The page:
This one is a variation on the vegetable soup except it’s a little more like a potato stew. I wanted to make my usual recipe however I was short on onions. Now after I have told you how important onions are I suppose I should have put my shoes on and went running to the store. I did however have some scallions and a little celery and garlic. I added the scallions, celery and more than my usual amount of garlic to compensate for the small amount of onions. So now it’s a variation on Potato/Leek Soup with the scallions filling in.
Having to deal with the hand we’re dealt is a reality in all aspects of our lives. And as you know the kitchen is no exception. Don’t abandon a recipe you like just because you’re short on some ingredients. Think about alternatives. It can take you places you’ve never been before.
For example, as with this recipe, when I’m short on onions I often increase the amount of garlic.
Occasionally the ingredients themselves are not quite perfect. You cannot expect to always get the freshest, tastiest ingredients. Does this mean you shouldn’t use them? Well clearly if they’re rotten then don’t. But what about those borderline cases? For instance half the scallions I used in this recipe were starting to show signs of age. I peeled off the top brownish layer, cut away some of the other brown portions, washed them and then they were good to go, for soup anyway. I would be less willing to use them in a salad or as a garnish. But cooking them would be fine.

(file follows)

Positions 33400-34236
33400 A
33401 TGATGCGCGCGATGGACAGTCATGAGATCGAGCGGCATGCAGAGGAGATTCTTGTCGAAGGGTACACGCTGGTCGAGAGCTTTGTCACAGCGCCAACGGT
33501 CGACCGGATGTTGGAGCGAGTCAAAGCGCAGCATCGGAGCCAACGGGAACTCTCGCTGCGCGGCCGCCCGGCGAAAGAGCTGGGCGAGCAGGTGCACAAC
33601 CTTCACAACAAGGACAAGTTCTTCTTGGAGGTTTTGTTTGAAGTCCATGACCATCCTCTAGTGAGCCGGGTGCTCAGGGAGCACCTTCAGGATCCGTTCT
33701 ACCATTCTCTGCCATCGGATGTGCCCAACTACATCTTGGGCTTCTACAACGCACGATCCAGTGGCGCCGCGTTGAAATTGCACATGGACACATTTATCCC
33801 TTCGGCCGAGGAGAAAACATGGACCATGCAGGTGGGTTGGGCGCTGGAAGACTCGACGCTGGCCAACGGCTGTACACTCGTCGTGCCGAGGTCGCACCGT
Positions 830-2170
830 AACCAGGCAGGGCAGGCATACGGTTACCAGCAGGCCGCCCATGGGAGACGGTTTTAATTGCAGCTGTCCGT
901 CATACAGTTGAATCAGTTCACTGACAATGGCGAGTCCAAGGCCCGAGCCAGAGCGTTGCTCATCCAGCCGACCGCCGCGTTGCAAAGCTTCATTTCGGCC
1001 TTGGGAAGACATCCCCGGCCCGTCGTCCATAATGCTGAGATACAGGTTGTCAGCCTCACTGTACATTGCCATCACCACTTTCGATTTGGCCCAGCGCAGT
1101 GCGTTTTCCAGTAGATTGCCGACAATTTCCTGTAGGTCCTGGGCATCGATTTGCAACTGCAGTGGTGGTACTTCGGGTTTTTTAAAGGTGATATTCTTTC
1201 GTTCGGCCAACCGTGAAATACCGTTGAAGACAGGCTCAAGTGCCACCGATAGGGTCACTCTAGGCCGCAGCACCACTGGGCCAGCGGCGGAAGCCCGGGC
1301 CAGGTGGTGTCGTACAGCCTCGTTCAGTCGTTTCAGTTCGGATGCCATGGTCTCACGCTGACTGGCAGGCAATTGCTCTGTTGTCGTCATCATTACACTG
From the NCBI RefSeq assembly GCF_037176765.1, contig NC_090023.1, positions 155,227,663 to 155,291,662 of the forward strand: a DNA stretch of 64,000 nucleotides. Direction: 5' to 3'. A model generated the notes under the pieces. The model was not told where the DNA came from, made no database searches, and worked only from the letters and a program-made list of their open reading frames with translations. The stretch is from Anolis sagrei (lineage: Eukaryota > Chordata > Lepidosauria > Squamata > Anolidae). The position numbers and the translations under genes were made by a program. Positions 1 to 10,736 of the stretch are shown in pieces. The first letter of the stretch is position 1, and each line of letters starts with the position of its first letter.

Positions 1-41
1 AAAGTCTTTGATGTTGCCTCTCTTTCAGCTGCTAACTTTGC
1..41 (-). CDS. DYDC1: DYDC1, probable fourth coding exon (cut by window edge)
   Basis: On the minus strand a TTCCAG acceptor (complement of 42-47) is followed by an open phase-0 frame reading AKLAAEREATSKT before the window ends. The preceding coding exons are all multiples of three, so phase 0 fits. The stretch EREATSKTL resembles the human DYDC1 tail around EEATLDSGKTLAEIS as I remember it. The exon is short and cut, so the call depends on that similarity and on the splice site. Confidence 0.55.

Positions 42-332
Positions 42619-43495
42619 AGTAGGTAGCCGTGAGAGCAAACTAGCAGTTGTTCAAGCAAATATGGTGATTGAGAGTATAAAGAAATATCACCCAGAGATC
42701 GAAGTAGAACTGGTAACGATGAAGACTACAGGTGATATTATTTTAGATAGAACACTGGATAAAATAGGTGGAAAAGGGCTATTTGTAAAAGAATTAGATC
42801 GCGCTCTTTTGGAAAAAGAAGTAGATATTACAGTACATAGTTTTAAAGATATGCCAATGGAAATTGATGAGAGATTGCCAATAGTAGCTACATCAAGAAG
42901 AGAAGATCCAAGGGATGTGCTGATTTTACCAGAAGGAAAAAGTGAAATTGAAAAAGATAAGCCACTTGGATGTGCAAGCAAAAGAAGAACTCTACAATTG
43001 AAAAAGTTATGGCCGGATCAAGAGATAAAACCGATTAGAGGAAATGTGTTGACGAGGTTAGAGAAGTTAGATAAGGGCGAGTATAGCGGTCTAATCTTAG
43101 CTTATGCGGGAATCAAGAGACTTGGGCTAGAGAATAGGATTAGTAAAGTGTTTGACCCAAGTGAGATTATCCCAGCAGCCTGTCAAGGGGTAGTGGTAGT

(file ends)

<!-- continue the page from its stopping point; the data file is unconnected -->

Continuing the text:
And fresh doesn’t always mean tasty.
How often are the carrots you get really sweet? I am particularly conscious of this because we serve fresh carrot/apple/vegetable juice to the girls every morning. They are not happy when the carrots are bitter. I find myself breaking off little tips of carrots in the store to taste them before purchasing. The range in sweetness is huge. Sometimes the bigger, “horse”, carrots are sweeter, sometimes it’s the bunches with the Greens still attached (a sign of freshness at any rate). I have yet to find a rule, at least with the organic commercial brands.
So, back to the topic at hand, what to do? If you bite into a carrot and it’s so bitter you want to spit it out, chances are you don’t want it in your soup. This however is not entirely true. It is still packed with important nutrients and cooking will offset the bitterness. I will also use a little honey to cut the edge off certain recipes. This should be done at the end, just before serving.
Well back to the soup. I cooked the onions and garlic in the usual fashion and then added the scallions and celery. After a couple more minutes I added the potatoes and water. 10 more minutes and then the Kale.
– 2 small Onions diced (1 1/2 cups)
– 2 stalks Celery (1/2 – 3/4 cup)
– 2 Bunches Scallions
– 2 Tablespoons Garlic
– 1 Tablespoon Olive Oil
– 1 Tablespoon Salt
– 7 Small-Medium Potatoes med pieces (1/2″ Cube) (6 Cups)
– 1 Bunch Kale – 1″ sq cut (4 Cups)
– 6 – 8 Cups Water (Enough to cover)
– In a large pot add onions, garlic and oil
– Cook with medium heat stirring occasionally. Be careful to not let the onions stick and burn.
– Cook until the onions are translucent.
– Add Scallions cook another 3-5 minutes.
– Add Potatoes, make sure there is enough water to cover bring to boil, then simmer 10 minutes
– Add Kale and enough water to cover ingredients, simmer another 15-20 minutes
– Season with salt, add a touch of soy sauce (to taste) when serving.